Annual shluchim gathering like ‘spiritual shot in arm’
Howard Schapiro of Upper St. Clair is not a Chasidic Jew, but last week marked his third time in attendance at the annual International Conference of Chabad Lubavitch Emissaries in New York.
With no beard and no black hat, Schapiro and many other non-Chasidic men — including Rabbi Rick Jacobs, president of the Union for Reform Judaism — joined about 4,000 Chasidic rabbis from all over the world on Sunday, Nov. 3, for their 30th annual banquet, held in a marine terminal in Brooklyn, N.Y.
“It’s like a spiritual shot in the arm,” said Schapiro, who worships at Chabad of the South Hills. “It’s invigorating. We live in a very small part of the Jewish world, and when you can see and touch the global Jewish world, it’s very cool.”
The rabbinic emissaries, or shluchim, were dispatched by the Lubavitcher Rebbe, Rabbi Menachem Mendel Schneerson, to communities all over the world — sometimes to remote locations — to help bring spirituality to other Jews. Since Schneerson’s death in 1994, the shluchim have appointed additional shluchim, and there are now more than 4,000 families of shluchim in 84 countries, including India, Nepal and Japan.
This year’s conference began on Wednesday, Oct. 30, and included workshops ranging from the use of technology to tips for the rabbis on raising their own families in locations with limited Jewish resources.
Sessions continued through Monday, Nov. 4, but the apex of the conference was the banquet on Sunday night, to which many lay Chabad supporters were invited.
“It’s certainly one of the largest and most consequential gatherings of Jews each year,” said Rabbi Mendel Rosenblum, spiritual leader of Chabad of the South Hills.
About 5,200 people were in attendance, including about 3,800 rabbis, Rosenblum said. He estimated between 20 and 30 Pittsburghers were at the event.
The banquet room, a converted marine terminal, was “massive,” Rosenblum said, and was filled with 600 tables. A rotating stage was at the room’s center, featuring speakers including former U.S. Sen. Joe Lieberman, who famously sought out the blessing of Schneerson prior to assuming his senatorial duties in 1988.
Also in attendance at the banquet were former CIA Director Adm. James Woolsey, and the sponsor of Chabad on Campus, philanthropist George Rohr.
Chabad on Campus has served an estimated 90,000 students on 150 different campuses.
The URJ’s Jacobs’ presence at the banquet may have marked the first time that the leader of the Reform movement attended a Chabad conference, according to a JTA report.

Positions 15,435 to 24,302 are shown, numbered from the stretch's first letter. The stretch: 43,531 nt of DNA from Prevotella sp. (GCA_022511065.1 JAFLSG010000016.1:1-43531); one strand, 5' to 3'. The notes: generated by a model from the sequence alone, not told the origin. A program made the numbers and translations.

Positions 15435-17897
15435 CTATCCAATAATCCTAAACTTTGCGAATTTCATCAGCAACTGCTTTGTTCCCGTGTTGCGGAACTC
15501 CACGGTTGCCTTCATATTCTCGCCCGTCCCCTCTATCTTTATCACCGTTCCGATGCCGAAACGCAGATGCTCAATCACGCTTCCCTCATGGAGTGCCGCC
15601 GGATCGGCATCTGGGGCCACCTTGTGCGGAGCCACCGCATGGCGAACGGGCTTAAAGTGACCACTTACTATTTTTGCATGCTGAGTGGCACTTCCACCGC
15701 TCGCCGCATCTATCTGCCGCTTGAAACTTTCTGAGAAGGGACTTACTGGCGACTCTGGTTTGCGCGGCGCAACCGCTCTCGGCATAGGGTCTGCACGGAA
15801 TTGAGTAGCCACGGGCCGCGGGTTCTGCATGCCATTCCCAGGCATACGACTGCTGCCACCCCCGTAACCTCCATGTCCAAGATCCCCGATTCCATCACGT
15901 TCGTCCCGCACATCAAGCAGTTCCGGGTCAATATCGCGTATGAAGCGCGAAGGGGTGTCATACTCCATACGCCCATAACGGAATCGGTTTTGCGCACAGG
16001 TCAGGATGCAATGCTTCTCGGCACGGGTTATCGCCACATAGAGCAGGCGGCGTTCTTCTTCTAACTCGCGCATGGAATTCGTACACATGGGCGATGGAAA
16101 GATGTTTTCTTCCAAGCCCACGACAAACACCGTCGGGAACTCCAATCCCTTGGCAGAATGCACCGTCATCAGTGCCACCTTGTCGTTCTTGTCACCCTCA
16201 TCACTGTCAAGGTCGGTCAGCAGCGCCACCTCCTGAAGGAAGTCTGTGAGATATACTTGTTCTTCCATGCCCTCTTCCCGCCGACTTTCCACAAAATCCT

Rosenblum speculated that Jacobs’ attendance was indicative of a “silent admiration” for the work of Chabad.
Jacobs, who was invited to the conference by Chabad Rabbi Yehuda Krinsky, the head of Chabad’s educational arm, was traveling in Israel this week and could not be reached for comment.
The conference was a source of inspiration for Rosenblum, allowing him to be in “a room with almost 4,000 people who are doing what you’re doing,” he said.
In light of the results of the recent Pew survey, predicting a decline in the numbers of committed Jews, such reinforcement is important.
“You’re among the largest and most potent force fighting against that reality,” Rosenblum said. “The idea that we can measure the future of Judaism by a couple thousand phone calls is one we reject. The dire prediction as a result of the Pew survey is one that I don’t think any Chabad rabbi shares.”
The conference also allowed the shluchim to spend time with family members, dispersed to other parts of the world. Rosenblum, for example, spent “quality time,” with his identical twin brother, Rabbi Shuey Rosenblum, who is the spiritual leader of a Chabad center in Caracas, Venezuela, as well as other family members.
Bill Rudolph, of Squirrel Hill, has been a regular at the conference since 1998, the first year that lay leaders of the organization were invited to attend.
“The most amazing thing is to see [thousands] of Chabad rabbis together, all with the same goals, reaching out to people in need, either physically or spiritually,” Rudolph said. “And to see the kinds of people who support Chabad, like Joe Lieberman and [philanthropist] Michael Steinhardt. It’s really a beautiful, inspiring and uplifting event.”
For Schapiro, the essence of the conference can be found within the roll call of the shluchim at the banquet.
“The coolest thing for me is the roll call,” he said. “They start off by countries, and there are rabbis in 84 countries around the world. They go through the entire alphabet of countries. Then they get to the U.S. All the rabbis assigned before the Rebbe passed away stand up. Then, the 3,000 that were assigned after he passed away stand up. Then there are 5,000 people standing up, this incredible music is playing, and the entire room dances. I would go just for those 10 minutes. The energy in the room is mystical.”
(Toby Tabachnick can be reached at email@example.com.)